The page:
Journal of Dr. NTR University of Health Sciences

ORIGINAL ARTICLE
Year
: 2022  |  Volume : 11  |  Issue : 3  |  Page : 181--185

Study of intraoperative squash cytology and frozen section diagnosis of central nervous system lesions with histopathological correlation


Praneeth Kadiyala, Sruthi Nannapaneni, Apuroopa Murari, Kalyan Chakravarthy Vallabhaneni, Naveen Chandra Rao Damera, Ranga Rao Diddi 
 Department of Pathology, Dr. Pinnamanaeni Institute of Medical Sciences and Research Foundation, Andhra Pradesh, India

Correspondence Address:
Dr. Sruthi Nannapaneni
4-13-9, Nannapaneni Street, Ithanagar, Tenali, Andhra Pradesh
India

Abstract

Context: Intraoperative evaluation of central nervous system (CNS) lesions helps to guide the management by providing preliminary diagnosis, confirming the presence or absence of a neoplasm. Squash cytology and frozen section are reliable and sensitive techniques for rapid intraoperative diagnosis. However, both have respective limitations and the choice of the technique depends on individual preference and tissue availability. Aims: This study aims to determine the diagnostic accuracy of intraoperative squash cytology and frozen section diagnosis by correlating with the final histopathological diagnosis. Settings and Design: Prospective study over a span of 2 years in a tertiary care center. Materials and Methods: A total of 64 cases were subjected to intraoperative squash cytology and frozen section study and the intraoperative diagnosis was compared with final histopathological diagnosis. Statistical Analysis Used: Diagnostic accuracy, sensitivity, specificity, positive predictive value, and negative predictive value. Results: Out of the 64 cases, 86% cases were neoplastic and 14% cases were non-neoplastic. The overall diagnostic accuracy of squash cytology was 90.6% and frozen section was 93.7%. Conclusion: Squash cytology and frozen section are highly accurate and reliable techniques for intraoperative frozen section evaluation of CNS lesions. However, both the techniques have respective limitations. When combined together they help improve the overall diagnostic accuracy.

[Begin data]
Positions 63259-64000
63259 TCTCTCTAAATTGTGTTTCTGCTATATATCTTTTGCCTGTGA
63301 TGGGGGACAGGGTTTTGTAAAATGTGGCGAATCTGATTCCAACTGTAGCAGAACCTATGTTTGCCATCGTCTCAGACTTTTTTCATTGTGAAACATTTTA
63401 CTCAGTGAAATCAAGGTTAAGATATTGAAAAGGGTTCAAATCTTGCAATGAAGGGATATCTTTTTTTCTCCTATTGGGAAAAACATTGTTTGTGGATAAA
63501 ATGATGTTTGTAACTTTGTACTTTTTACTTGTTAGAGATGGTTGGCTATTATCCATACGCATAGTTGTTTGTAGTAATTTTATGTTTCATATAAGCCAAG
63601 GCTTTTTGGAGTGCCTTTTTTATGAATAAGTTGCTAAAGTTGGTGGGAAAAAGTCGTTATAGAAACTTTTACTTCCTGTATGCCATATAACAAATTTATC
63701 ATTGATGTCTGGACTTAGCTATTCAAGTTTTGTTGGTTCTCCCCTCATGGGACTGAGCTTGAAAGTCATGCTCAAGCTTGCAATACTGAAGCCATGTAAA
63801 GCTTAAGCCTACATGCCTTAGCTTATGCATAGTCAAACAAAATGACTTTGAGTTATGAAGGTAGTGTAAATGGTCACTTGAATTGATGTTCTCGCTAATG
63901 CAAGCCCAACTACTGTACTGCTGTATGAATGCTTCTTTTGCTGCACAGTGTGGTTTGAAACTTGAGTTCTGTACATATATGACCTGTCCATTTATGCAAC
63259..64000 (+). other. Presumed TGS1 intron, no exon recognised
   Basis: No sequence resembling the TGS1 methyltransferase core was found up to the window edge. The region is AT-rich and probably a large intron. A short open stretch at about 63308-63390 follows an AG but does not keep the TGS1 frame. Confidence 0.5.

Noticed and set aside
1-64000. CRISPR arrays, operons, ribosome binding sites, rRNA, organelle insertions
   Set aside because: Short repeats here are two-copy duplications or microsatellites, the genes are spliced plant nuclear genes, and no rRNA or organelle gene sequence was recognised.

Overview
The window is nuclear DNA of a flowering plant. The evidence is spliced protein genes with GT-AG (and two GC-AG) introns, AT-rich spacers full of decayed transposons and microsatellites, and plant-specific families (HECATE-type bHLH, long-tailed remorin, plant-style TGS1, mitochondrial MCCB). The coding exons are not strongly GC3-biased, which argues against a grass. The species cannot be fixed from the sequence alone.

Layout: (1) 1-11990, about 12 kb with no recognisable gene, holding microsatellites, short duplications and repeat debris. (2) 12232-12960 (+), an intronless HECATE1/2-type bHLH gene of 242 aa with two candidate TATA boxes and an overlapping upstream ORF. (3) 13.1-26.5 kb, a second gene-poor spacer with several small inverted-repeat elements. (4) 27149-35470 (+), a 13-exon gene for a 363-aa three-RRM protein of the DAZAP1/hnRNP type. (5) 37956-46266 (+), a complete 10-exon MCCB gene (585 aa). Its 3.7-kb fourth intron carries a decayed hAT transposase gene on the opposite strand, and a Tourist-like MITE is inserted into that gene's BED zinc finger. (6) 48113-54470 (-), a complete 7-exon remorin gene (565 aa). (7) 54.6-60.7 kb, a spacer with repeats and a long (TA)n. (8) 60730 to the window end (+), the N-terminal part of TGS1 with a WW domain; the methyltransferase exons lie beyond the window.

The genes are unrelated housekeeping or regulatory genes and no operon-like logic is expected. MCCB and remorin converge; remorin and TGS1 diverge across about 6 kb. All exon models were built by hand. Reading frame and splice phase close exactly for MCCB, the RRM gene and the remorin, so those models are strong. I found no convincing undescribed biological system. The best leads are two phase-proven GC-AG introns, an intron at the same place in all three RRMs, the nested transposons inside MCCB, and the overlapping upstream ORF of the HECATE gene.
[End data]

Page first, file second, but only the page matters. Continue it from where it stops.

How to cite this article:
Kadiyala P, Nannapaneni S, Murari A, Vallabhaneni KC, Damera NC, Diddi RR. Study of intraoperative squash cytology and frozen section diagnosis of central nervous system lesions with histopathological correlation.J NTR Univ Health Sci 2022;11:181-185


How to cite this URL:
Kadiyala P, Nannapaneni S, Murari A, Vallabhaneni KC, Damera NC, Diddi RR. Study of intraoperative squash cytology and frozen section diagnosis of central nervous system lesions with histopathological correlation. J NTR Univ Health Sci [serial online] 2022 [cited 2023 Feb 7 ];11:181-185
Available from: https://www.jdrntruhs.org/text.asp?2022/11/3/181/365023


Full Text



 Introduction



Intracranial lesions account up to 5–10 per 100,000 population and make up two percent of all malignancies in a developing country like India.[1]

Though preoperative neurodiagnostic imaging provides the clinician with detailed information, its images are sometimes inaccurate and an explicit diagnosis regarding the nature of the lesion is based on histological confirmation.[2]

Since preoperative histopathological diagnosis is not possible in central nervous system (CNS) lesions, a rapid intraoperative diagnosis helps the neurosurgeon make critical decisions regarding modifying the approach and to decide on further plan of management.[3]

The main techniques for evaluation of intraoperative biopsies include squash cytology and frozen section.[4]

Preparation of smears from brain biopsies has been first described by Eisenhardt and Cushing in the 1930s. The frozen section procedure practiced today is based on description by Dr. Louis. B. Wilson in 1905.[5]

Intraoperative squash cytology is rapid, inexpensive, and technically unchallenging. The soft consistency of CNS lesions aids in smear preparation and reveals superb cytological detail.[6],[7]

Frozen section provides good morphological detail and histological typing; however, it needs expensive equipment and is technically challenging.[8]

The aim of this study is to evaluate the intraoperative squash cytology and frozen section diagnosis and determine their accuracy by correlating with the final histopathological diagnosis.

 Materials and Methods



Study design

This is an observational prospective study.

Inclusion criteria

All neurosurgical specimens sent for intraoperative evaluation were included in the study.

Exclusion criteria